Also my question/concern as not specifically directed at the MU database, more at the manga reading community.
Or, to be more precise, I asked for what you - the community - think about what is 'manga' and when it can be called such... What are the criteria? (especially since there seem to be so many different variations of this).
Is every comic produced in Japan automatically a manga?
What about comics produced in Japan that are in English, are these OEL (F.A.Q. says yes, but what do you think?

So you think doujinshi are nothing but fan works, and bears no special relation (except the subject) to Japan (or Asia)?
A fan work of a western comic (OEL or not) is also Doujinshi?

Hint: try a dictionary. Got that quote from Wiktionary, but many other online dictionaries state the same thing.

I'm not asking for explanations, I'm asking about opinions.

What is manga style exactly? Because even in manga styles often differ.... But I see your point.

.. This topic has grown a bit heavier and serious than intended bigrazz

P.S.
I strongly disagree with the term 'OEL', what about manga imitations produced in Spanish, German, Dutch, or one of the other many languages?


If an OEL is clearly an OEL (publisher and artist confirmed that the work is an OEL) then submit a request change ticket to have the Type updated.

I gave you that response on the definition because that's what it came down to, and any other definition that doesn't include "Japan in origin" when it comes to defining "manga" is in need of updating. Those definitions are of the components of the characters and not of the english word "manga".

If you can't tell what manga style is...go read more manga...

You can disagree with OELs all you want, it's one of the many terms used to describe them. Manga-style/inspired comics is another one, take your pick, but they're not just manga, they're inspired by manga until they reach manga level.

As another poster pointed out, this is a repetition of another topic a good ways back. There are at least 3 times as many opinions as there are people, so it's not going anywhere with everyone thinking of different things for the same thing while some should shelf this until a few months/years later after gaining more experience.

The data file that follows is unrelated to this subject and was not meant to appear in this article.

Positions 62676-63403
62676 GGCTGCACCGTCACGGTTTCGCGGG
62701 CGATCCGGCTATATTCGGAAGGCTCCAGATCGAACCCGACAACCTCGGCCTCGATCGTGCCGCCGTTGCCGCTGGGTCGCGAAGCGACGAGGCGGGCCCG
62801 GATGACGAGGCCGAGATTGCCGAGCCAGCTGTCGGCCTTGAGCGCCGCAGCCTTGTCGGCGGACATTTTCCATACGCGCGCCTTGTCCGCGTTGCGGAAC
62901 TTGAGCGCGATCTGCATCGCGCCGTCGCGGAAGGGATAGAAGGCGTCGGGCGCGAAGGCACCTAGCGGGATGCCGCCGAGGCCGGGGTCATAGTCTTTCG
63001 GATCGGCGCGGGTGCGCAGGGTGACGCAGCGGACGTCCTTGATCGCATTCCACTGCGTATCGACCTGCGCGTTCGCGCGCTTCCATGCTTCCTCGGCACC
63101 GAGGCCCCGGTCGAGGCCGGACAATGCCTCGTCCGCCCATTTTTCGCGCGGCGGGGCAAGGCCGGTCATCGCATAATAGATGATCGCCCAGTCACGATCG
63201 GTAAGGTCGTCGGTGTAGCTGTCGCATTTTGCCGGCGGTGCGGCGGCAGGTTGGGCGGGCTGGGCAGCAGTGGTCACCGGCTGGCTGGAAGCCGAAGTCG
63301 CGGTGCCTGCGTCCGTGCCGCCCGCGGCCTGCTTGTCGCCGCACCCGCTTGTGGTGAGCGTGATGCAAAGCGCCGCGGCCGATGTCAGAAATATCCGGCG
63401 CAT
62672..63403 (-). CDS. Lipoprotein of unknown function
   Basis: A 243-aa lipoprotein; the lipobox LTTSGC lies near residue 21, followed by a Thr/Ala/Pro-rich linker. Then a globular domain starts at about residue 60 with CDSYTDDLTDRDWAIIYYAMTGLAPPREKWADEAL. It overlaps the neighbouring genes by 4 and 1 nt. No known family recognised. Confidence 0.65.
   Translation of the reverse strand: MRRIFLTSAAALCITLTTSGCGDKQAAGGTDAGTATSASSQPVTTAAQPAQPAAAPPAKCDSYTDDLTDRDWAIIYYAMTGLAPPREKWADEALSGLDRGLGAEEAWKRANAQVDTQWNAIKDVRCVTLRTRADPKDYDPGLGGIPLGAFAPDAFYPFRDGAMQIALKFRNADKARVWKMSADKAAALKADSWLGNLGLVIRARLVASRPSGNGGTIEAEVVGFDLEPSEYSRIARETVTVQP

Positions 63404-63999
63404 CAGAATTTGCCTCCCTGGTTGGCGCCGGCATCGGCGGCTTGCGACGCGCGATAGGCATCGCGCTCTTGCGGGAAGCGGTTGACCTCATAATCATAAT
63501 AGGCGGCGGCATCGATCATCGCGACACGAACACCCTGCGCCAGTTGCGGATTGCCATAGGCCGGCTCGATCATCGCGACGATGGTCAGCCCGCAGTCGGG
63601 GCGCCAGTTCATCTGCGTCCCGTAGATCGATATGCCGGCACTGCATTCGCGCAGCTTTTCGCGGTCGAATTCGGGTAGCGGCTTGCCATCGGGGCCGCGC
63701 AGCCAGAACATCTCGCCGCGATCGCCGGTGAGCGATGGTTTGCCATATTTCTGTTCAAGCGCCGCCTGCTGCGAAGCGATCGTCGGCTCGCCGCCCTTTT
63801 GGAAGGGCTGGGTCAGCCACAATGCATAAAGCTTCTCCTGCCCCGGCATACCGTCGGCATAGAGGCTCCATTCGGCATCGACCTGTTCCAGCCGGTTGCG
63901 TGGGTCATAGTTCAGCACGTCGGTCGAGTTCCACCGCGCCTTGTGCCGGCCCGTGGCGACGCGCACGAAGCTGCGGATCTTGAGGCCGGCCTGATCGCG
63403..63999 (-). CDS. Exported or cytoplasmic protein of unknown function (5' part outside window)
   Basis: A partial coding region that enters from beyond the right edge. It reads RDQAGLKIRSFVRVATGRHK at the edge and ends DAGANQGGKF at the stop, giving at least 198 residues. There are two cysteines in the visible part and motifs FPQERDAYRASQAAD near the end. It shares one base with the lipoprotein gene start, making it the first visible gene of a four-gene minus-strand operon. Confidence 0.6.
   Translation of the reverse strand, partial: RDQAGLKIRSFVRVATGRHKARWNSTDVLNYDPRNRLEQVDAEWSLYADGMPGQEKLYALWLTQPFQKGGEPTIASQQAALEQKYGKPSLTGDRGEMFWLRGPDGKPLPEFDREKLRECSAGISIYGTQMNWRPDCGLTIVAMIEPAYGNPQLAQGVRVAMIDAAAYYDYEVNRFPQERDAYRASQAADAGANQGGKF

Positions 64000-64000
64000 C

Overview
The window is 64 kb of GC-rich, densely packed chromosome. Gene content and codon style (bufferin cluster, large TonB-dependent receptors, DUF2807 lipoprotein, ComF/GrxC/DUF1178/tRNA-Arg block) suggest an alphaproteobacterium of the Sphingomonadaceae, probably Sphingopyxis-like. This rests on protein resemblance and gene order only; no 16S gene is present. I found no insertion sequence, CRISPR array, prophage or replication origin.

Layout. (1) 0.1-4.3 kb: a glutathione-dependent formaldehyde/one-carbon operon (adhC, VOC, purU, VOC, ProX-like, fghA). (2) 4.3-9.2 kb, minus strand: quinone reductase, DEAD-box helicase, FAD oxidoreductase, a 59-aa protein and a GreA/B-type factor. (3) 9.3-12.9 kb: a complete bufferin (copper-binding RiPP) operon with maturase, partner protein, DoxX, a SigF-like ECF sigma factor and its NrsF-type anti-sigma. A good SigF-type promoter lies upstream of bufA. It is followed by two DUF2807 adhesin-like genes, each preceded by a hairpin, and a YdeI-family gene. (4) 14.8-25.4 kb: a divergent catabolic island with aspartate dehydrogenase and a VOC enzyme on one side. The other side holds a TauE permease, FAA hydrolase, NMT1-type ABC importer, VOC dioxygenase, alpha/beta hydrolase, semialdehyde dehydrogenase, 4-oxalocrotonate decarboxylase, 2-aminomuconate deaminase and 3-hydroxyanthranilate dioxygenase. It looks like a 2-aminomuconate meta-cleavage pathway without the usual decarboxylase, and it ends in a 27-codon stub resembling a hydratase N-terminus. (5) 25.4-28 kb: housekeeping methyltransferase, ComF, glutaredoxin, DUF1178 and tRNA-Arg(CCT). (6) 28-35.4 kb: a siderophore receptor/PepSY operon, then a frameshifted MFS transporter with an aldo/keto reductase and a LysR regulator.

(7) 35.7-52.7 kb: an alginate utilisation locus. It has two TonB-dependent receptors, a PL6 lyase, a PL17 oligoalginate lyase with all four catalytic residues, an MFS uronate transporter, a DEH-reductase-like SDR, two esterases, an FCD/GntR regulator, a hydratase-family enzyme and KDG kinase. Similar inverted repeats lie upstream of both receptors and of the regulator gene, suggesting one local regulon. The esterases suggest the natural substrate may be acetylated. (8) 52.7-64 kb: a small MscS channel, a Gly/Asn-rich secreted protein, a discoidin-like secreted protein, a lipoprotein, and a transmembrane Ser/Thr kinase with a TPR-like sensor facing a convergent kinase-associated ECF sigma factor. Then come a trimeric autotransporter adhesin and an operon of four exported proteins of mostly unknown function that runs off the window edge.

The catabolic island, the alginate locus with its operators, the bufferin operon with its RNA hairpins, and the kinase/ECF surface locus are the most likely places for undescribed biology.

Joentjuh, a lot of these posts of your can really be remedied by reading more manga. See for yourself what manga is, a switch will click one day and these questions won't be necessary anymore. Manga is manga, if you don't understand it or know what it is and isn't, go read some more. It doesn't matter if you read the wrong ones either, you'll get it eventually.

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Scyfon
Post #494650 - Reply to (#494569) by Joentjuh
user avatar
Mome Basher
Member

9:02 pm, Sep 6 2011
Posts: 3380


Quote from Joentjuh
Please don't be rude.

I'm just stating my personal opinion (one that isn't foolproof I know, but it's better than nothing at all). If you have a counter argument, please provide it... Don't look for faults, come up with solutions.

I think my argument is perfectly reasonable.
If someone were to draw an abstract 2-panel comic, in Japanese, and it would be serialised in for example Shounen Jump, I would consider it manga.
If that same comic were to be serialised in England and not in Japan, I wouldn't call it manga... Though I admit I'd have to think twice if it would also be in Japanese (likelihood is very low)
Rule of the first.

You best be trollin'.

So I'm Asian, and let's say I'm cooking French cuisine - taught to me by a proper Frenchman whose recipe has been passed down for generations.
However, I happen to not live in France.
So by your logic, the dish that I will be making is not French cuisine because I'm not French and I didn't make it in France. Does that make sense to you?

User Posted Image

Please don't get offended when people point out that your logic is bloody retarded.

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The Love Cook
Post #494652
Member

9:17 pm, Sep 6 2011
Posts: 2


Manga: The japanese word for comics.

Oddwaffle
Post #494658
Member

9:58 pm, Sep 6 2011
Posts: 84


At the extreme general, comics are essentially a sub-set of picture books - or stories written with pictures. Manga is also sub-set of picture books. They are extremely similar but anyone who have read know that they both have different styles and expressions. It's difficult confuse one with another if you are given two extreme of manga and comic books to read (ex: Spiderman vs Bleach). Even if you could get the exact same story for both books, you will still notice a different 'vibe' when you read them.

However, there isn't really a strict definition of comics have to be such and such or manga has to be such and such. If anyone read The Adventures of Tintin or Lucky Luke then you will notice that some instances of these comics can pass for a strange 4-panel manga.

OEL can try to pass as manga but any experienced reader will notice the differences right off the bat. It gives off a different vibe even if the setting is similar to a manga. I think it has to do with differences cultures, media, life styles and education systems. You can also tell the difference between a manhwa and manga (no, it's not the left/right reading style) but it can be very difficult as korea and japan cultures, media, life styles...etc are similar to each other. For example, Freezing can pass as a manga while ID will have a harder time passing as a manga.